The T’shuvos V’Hanhagos (3:463) cites a “chacham” who was puzzled at the common contemporary “custom” of rewarding a finder for returning a lost object, as it violates the ruling of the Rosh, as cited in the Rama. In response, the T’shuvos V’Hanhagos suggests that perhaps the reward is for the finder “returning” the lost object, and not only “finding it and informing the owner,” which is the strict requirement of the halachah. But, the T’shuvos V’Hanhagos challenges this suggestion, as if correct: A finder who merely “informs” the owner of the lost object would be barred from taking a reward.
Instead, the T’shuvos V’Hanhagos posits that these “rewards” are not “payment” for performing the mitzvah but mere expressions of goodwill that encourage finders to go out of their way to perform this great mitzvah. Additionally, the T’shuvos V’Hanhagos wonders whether the “reward” is payment for the finder returning the item immediately because perhaps there is no such requirement.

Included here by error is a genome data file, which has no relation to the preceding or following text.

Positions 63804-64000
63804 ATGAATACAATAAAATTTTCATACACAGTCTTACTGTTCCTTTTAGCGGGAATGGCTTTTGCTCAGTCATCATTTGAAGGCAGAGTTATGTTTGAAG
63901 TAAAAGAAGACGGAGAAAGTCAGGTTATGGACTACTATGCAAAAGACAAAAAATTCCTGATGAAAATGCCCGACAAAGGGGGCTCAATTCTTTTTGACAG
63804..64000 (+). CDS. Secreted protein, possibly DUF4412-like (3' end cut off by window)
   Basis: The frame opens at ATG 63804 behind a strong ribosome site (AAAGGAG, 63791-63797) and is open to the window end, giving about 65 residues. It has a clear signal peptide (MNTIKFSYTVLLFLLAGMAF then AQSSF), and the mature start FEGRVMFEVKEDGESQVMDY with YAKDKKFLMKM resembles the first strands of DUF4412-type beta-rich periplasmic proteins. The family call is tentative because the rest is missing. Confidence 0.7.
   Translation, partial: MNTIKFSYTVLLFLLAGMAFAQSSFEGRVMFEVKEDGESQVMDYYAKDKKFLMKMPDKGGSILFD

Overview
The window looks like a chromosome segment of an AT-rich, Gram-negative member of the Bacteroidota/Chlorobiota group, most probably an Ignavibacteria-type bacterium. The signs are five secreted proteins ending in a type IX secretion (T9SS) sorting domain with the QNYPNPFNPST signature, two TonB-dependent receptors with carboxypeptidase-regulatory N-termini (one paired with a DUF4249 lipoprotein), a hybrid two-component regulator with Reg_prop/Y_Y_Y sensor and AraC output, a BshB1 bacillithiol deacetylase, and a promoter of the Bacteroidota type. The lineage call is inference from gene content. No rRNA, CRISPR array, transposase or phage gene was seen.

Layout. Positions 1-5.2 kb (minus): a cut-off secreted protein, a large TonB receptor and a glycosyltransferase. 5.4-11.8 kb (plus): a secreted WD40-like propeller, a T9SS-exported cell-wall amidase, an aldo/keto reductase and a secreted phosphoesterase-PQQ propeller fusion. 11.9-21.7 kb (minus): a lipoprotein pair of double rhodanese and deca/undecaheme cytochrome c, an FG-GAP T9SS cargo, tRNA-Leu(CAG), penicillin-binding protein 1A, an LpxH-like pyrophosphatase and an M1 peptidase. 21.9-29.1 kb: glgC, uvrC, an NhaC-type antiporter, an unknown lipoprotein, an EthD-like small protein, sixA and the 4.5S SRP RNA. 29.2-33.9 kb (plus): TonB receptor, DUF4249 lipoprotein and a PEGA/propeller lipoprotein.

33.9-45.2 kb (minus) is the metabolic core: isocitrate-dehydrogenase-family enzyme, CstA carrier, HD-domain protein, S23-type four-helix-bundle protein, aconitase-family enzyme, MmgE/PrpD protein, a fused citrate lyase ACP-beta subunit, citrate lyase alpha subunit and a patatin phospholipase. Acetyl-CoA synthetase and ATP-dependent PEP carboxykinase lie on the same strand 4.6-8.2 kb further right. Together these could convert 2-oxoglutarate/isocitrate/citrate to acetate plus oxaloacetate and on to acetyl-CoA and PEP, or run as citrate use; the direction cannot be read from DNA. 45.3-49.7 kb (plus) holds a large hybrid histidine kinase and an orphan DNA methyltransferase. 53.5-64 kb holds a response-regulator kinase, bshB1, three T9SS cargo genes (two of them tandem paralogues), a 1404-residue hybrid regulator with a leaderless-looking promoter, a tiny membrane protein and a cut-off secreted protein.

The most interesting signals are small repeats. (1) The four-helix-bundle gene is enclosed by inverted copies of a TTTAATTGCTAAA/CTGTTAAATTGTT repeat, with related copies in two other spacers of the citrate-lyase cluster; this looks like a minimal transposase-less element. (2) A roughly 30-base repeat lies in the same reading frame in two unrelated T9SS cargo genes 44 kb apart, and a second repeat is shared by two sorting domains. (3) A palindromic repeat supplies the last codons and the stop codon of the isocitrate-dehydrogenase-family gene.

In conclusion, the T’shuvos V’Hanhagos permits owners of lost objects to publicize “rewards” to potential finders but advises finders that they should refuse such reward or at the very least, give it to tz’dakah. If not, the reward may very well decrease the finder’s reward from Shamayim. Interestingly, the sefer Hashavas Aveidah K’Halachah (10:2) and Halachos of Other People’s Money (Rav Bodner, p. 182) adopt the ruling of the T’shuvos V’Hanhagos that a finder may accept a reward but omit any mention of this last advice to give it to tz’dakah.
Similarly, Rav Yitzchok Zilberstein (Chashukei Chemed, Bava M’tzia 31b) rules that if a finder returns a large amount of money and the government wants to make a public showing of such a righteous act and give him a reward, the finder may accept, as the reward is to encourage others to return objects, and not as payment for this finder returning this amount of money.
On the other hand, the Pischei Choshen (Aveidah 8:1) leaves unanswered the question of whether the finder may accept a reward.
Next Week’s Topic: May a homeowner keep a valuable object that he finds buried in his yard?